One year as Gina

On July 2, 2015, I made my second stab at living full-time as a female (the first being on January 1 of last year), and on August 19 I went public, changing my profile and picture from Greg to Gina. Thus, mid-July works for me as a time to give a one year update.

And what a year it was! Here is a bullet point summary of some highlights.

  • July: I began the process of being with my kids in person.
  • August: I did my first interview, for a podcast on Radical Grace Radio: http://lutherandifference.blogspot.com/2015/08/427-dealing-with-gender-dysphoria.html
  • September: I used public women’s restrooms for the first time when Julie and I traveled to Iowa.
  • September: I began serving on transgender panel discussions at Indiana University, a total of fourteen through June of this year.
  • November: I spoke at Indianapolis’ “Transgender Day of Remembrance” rally.
  • February: I attended my first family funeral and many aunts and cousins happily greeted me and chatted with me.
  • February: I received my first therapist’s endorsement letter, affirming that I am succeeding at transitioning.
  • March: My article was published in Indianapolis Monthly magazine: http://www.indianapolismonthly.com/features/the-real-me/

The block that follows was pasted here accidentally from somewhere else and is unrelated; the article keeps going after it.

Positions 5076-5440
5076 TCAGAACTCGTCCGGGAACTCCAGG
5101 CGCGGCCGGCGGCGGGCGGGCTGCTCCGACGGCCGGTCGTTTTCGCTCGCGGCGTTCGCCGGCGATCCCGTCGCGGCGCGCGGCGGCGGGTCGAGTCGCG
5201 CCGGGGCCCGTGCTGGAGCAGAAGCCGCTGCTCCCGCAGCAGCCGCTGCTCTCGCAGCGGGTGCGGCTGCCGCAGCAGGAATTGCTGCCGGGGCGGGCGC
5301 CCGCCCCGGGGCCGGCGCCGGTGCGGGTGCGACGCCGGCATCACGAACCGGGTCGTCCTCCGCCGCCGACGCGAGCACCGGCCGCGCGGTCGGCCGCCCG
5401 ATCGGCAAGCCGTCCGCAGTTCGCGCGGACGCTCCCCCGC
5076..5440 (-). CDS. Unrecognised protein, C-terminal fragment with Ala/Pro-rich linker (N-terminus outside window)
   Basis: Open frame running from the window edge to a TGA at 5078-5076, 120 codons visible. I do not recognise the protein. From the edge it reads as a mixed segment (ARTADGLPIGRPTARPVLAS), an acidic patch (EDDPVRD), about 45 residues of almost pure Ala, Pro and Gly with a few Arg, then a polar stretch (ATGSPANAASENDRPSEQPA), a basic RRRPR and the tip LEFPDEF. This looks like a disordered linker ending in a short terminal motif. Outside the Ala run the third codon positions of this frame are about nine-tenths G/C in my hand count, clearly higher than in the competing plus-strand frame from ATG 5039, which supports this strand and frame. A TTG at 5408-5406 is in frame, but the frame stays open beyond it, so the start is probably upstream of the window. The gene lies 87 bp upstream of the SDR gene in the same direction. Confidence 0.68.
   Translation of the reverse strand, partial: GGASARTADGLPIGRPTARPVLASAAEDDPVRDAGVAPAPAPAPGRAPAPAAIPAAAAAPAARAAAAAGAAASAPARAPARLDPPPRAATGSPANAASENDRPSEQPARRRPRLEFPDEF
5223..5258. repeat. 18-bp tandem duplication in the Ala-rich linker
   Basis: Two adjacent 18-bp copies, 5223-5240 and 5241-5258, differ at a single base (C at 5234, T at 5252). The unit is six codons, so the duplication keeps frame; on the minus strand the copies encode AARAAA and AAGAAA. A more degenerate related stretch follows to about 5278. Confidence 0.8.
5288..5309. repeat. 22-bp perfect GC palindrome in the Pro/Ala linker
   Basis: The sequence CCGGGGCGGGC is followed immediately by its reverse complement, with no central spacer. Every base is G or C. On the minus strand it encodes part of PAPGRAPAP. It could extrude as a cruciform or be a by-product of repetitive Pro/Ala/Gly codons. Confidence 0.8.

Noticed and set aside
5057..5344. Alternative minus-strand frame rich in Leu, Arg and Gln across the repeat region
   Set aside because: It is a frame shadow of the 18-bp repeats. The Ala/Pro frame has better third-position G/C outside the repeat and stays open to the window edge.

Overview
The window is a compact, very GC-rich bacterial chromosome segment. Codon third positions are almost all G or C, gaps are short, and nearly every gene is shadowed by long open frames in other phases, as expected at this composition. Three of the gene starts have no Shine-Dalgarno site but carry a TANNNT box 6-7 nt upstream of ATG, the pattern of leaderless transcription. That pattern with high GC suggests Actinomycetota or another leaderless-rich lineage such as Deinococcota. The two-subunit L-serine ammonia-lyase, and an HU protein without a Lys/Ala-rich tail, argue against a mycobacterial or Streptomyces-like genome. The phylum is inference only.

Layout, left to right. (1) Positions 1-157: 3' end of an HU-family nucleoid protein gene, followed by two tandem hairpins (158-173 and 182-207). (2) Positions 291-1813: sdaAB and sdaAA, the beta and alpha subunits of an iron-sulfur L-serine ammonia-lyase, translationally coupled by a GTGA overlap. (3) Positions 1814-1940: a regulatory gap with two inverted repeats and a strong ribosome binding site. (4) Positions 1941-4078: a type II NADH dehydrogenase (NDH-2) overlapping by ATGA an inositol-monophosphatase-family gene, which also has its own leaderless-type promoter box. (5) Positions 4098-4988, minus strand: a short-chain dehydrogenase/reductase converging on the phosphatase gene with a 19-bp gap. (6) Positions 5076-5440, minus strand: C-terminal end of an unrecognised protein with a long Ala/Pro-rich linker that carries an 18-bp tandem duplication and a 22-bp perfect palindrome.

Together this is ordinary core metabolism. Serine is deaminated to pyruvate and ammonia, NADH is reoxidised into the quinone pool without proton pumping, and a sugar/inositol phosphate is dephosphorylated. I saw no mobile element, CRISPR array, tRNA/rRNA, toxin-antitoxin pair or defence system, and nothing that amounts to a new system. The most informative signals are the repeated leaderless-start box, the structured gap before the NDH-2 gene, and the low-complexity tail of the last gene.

• March: I had my initial consultation with a surgeon, beginning the process toward having sex reassignment surgery, hopefully this autumn.
  • April: Julie and I returned to a Lutheran Church—Missouri Synod (LCMS) congregation (the church body in which I was a minister), not having worshiped in one since I transitioned because we knew of none in town that would have us. We are now taking this congregation’s new member class with the intention of joining in September.
  • May: My name was legally changed. I now have a drivers license and credit cards which reflect how I am living.
  • May: I was interviewed live on the BloomingOut radio show. Here is the podcast: http://wfhb.org/public-affairs/bloomingout_/bloomingout-gina-eilers-may-5-2016/
  • May: I received my second therapist’s endorsement letter, which I need so that I can be approved by insurance for my sex reassignment surgery.
  • July: I attended the annual reunion of my dad’s side of the family, my first since I moved away from Montague in 1992.

If there have been any obstacles, they have been in my head. Certainly, as the list shows, I have jumped many hurdles, but a hurdle need not be an obstacle; a challenge, indeed, but only a barrier if one allows it.

I credit much of my success to you—my family, my friends, and my Christian brothers and sisters. Many people have just plain knocked my knee-highs off with how nicely they’ve treated me. I could not have guessed nor hoped for the great numbers of folks from every sphere of my life who have been supportive or, at least, kind and patient and understanding.

I knew I would have detractors. I expected to be unfriended on Facebook by some and I was. Because I knew I would have some people contact me with very strong objections—I already had experienced this in the two years previous, as I had privately told dozens of family, friends, and church leaders—I had resolved to lash out at no one who lashed out at me. I am pleased to report that I have been 100% successful in responding to everyone with patience, and with thoughtful reactions and explanations.